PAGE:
Jaqui's Daily Blog

The Robin hopped right up to the French doors yesterday morning. "Traitor!" I told him.


Where was he, I asked, when we needed him? Where was he hiding on Saturday afternoon when Mr B and I pulled the sofa round to face out into the back garden and, Us Pad at the ready, prepared to record all the birds frequenting our garden over the course of an hour. Yes, indeed, it was the RSPB's Great British Garden Bird Watch. Like the Bake Off but without cakes or pastries and not a soggy bottom in sight.


I swear he blushed, that Robin. Or perhaps it was just the reflection from his beautiful red breast.


To talk about the birds "frequenting" our garden was something of a misnomer. We counted three pigeons, two sparrows and two gulls. Of the common variety. It was truly a pitiful tally. The only positive I could come up with was that it was an extremely pleasant hour, sitting there on the sofa in quiet companionship with Mr B. Every so often he would say something like: "Is that a vulture circling overhead?" Or, his favourite: "I could swear that was a puffin." I am not sure his heart was completely in the exercise - but I know he would have brightened up (like the Robin's breast) had any of our "regulars" deigned to turn up.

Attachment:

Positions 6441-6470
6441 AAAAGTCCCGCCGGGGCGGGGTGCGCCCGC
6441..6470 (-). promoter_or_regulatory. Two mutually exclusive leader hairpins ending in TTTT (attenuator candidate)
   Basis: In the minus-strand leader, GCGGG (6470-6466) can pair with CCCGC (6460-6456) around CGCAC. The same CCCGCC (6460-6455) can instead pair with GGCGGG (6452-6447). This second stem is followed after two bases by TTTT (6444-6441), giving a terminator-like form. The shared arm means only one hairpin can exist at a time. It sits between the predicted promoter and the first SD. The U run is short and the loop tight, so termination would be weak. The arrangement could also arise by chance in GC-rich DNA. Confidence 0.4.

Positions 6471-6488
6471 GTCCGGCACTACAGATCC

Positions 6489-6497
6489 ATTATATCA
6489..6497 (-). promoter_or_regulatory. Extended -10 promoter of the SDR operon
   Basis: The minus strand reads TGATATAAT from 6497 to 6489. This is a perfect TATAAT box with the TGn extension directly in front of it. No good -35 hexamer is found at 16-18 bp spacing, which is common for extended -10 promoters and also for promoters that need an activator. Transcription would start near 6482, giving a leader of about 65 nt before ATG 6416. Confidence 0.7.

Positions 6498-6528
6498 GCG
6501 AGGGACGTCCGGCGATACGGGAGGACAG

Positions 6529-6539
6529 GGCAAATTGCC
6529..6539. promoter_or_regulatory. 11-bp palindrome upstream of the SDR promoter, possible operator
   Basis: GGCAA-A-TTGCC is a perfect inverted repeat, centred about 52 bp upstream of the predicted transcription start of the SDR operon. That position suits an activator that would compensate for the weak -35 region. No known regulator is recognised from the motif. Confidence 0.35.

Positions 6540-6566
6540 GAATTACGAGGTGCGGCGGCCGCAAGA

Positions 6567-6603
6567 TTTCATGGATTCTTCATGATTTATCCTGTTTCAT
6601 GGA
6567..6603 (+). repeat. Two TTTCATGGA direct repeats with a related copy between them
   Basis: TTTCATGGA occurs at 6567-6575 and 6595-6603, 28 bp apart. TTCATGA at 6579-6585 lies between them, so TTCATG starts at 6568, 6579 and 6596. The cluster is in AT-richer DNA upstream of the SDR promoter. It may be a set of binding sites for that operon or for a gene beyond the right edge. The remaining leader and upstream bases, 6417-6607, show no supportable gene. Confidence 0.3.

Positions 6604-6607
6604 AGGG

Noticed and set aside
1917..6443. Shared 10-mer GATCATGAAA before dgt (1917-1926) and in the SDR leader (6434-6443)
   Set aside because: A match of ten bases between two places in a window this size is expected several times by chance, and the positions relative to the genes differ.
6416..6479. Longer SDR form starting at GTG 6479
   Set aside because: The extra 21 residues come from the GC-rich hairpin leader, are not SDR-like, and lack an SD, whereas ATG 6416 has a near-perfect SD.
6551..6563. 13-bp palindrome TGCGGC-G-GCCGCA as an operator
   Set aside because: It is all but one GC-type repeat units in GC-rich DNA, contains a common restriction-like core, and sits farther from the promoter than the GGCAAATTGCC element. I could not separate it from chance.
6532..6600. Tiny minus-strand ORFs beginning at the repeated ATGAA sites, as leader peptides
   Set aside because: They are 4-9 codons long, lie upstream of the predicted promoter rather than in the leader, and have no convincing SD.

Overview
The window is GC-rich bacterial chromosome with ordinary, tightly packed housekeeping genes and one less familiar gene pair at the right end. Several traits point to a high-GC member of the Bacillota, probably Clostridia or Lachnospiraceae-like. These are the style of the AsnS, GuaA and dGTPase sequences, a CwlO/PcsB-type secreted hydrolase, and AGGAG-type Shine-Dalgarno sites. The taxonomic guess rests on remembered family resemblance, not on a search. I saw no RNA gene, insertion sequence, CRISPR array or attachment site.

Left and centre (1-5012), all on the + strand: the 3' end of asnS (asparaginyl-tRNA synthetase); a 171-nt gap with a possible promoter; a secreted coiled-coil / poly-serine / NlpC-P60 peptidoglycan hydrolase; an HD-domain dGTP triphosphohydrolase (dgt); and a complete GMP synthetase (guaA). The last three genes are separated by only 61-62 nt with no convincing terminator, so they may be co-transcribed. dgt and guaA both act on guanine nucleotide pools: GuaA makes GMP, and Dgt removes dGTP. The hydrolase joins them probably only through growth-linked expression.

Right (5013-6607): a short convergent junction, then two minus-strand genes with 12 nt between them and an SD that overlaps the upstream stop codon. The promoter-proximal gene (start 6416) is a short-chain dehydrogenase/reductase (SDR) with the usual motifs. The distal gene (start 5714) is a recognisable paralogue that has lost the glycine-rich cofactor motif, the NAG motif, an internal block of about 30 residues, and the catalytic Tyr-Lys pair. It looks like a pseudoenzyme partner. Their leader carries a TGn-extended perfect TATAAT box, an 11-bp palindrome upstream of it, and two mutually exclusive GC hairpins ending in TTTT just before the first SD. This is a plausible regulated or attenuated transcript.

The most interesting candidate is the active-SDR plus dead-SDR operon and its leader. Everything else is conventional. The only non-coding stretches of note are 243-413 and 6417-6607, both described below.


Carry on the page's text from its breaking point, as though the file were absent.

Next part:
No, not even the ever-faithful Mr and Mrs Blackbird arrived. Not a single tit, blue, great, coal or long-tailed. Not even the bovver boy starlings or the strutting magpies. Our garden, usually a haven for bird life, was deserted. I suspect that they realised there were richer pickings elsewhere. Neighbours who had spent hours making bird seed cake out of molten lard, tasty meal worms and other Disgusting Stuff. Me, I just popped into the Pet Shop and bought a coconut shell filled with Something Appetising To A Bird and some suet logs. Obviously I did not lay on enough of a feast to attract guests to my (bird) table. I feel like the fella in the Bible who set out a table groaning with goodies, only to find that no body came. He, of course, went out into the highways and byways to invite the poor and the hungry to his table. It's not so easy with birds, you know. They are not like sheep, they will not be herded. You just have to wait and hope they will come...


Mr B said I could always cheat and submit a return more in keeping with our usual gathering of the Feathered Ones. But, no, I was brought up by parents who considered cheating on a par with theft and murder, and only slightly less heinous than treating another person unkindly. There was no way I could go against such an upbringing.